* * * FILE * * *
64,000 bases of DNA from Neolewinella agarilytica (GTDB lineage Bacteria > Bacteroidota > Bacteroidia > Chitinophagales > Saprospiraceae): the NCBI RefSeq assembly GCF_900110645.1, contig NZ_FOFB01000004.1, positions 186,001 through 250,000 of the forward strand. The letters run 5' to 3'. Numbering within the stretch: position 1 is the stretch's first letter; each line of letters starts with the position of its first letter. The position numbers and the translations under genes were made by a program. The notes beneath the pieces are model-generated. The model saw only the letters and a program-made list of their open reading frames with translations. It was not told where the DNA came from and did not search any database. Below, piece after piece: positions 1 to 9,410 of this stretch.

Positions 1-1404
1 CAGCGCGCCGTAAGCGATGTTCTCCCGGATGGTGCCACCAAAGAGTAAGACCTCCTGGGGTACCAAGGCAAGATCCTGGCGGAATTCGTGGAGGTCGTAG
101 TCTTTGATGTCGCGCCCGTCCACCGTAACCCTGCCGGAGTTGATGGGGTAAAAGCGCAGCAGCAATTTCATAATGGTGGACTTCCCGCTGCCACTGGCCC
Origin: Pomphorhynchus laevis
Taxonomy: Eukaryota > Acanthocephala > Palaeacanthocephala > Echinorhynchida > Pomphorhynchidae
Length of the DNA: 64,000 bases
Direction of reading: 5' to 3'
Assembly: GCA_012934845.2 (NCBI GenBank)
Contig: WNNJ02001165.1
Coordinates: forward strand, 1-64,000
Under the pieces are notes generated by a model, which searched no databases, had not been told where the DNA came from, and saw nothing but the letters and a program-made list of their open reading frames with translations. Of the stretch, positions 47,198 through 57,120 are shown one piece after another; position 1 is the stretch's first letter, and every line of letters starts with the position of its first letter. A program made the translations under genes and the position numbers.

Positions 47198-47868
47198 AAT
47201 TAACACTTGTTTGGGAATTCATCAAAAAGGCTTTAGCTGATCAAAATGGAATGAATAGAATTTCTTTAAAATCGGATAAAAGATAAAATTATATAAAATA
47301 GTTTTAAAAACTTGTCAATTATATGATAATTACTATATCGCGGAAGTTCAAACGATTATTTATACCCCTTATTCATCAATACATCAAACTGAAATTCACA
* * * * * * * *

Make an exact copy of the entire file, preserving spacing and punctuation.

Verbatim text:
64,000 bases of DNA from Neolewinella agarilytica (GTDB lineage Bacteria > Bacteroidota > Bacteroidia > Chitinophagales > Saprospiraceae): the NCBI RefSeq assembly GCF_900110645.1, contig NZ_FOFB01000004.1, positions 186,001 through 250,000 of the forward strand. The letters run 5' to 3'. Numbering within the stretch: position 1 is the stretch's first letter; each line of letters starts with the position of its first letter. The position numbers and the translations under genes were made by a program. The notes beneath the pieces are model-generated. The model saw only the letters and a program-made list of their open reading frames with translations. It was not told where the DNA came from and did not search any database. Below, piece after piece: positions 1 to 9,410 of this stretch.

Positions 1-1404
1 CAGCGCGCCGTAAGCGATGTTCTCCCGGATGGTGCCACCAAAGAGTAAGACCTCCTGGGGTACCAAGGCAAGATCCTGGCGGAATTCGTGGAGGTCGTAG
101 TCTTTGATGTCGCGCCCGTCCACCGTAACCCTGCCGGAGTTGATGGGGTAAAAGCGCAGCAGCAATTTCATAATGGTGGACTTCCCGCTGCCACTGGCCC
Origin: Pomphorhynchus laevis
Taxonomy: Eukaryota > Acanthocephala > Palaeacanthocephala > Echinorhynchida > Pomphorhynchidae
Length of the DNA: 64,000 bases
Direction of reading: 5' to 3'
Assembly: GCA_012934845.2 (NCBI GenBank)
Contig: WNNJ02001165.1
Coordinates: forward strand, 1-64,000
Under the pieces are notes generated by a model, which searched no databases, had not been told where the DNA came from, and saw nothing but the letters and a program-made list of their open reading frames with translations. Of the stretch, positions 47,198 through 57,120 are shown one piece after another; position 1 is the stretch's first letter, and every line of letters starts with the position of its first letter. A program made the translations under genes and the position numbers.

Positions 47198-47868
47198 AAT
47201 TAACACTTGTTTGGGAATTCATCAAAAAGGCTTTAGCTGATCAAAATGGAATGAATAGAATTTCTTTAAAATCGGATAAAAGATAAAATTATATAAAATA
47301 GTTTTAAAAACTTGTCAATTATATGATAATTACTATATCGCGGAAGTTCAAACGATTATTTATACCCCTTATTCATCAATACATCAAACTGAAATTCACA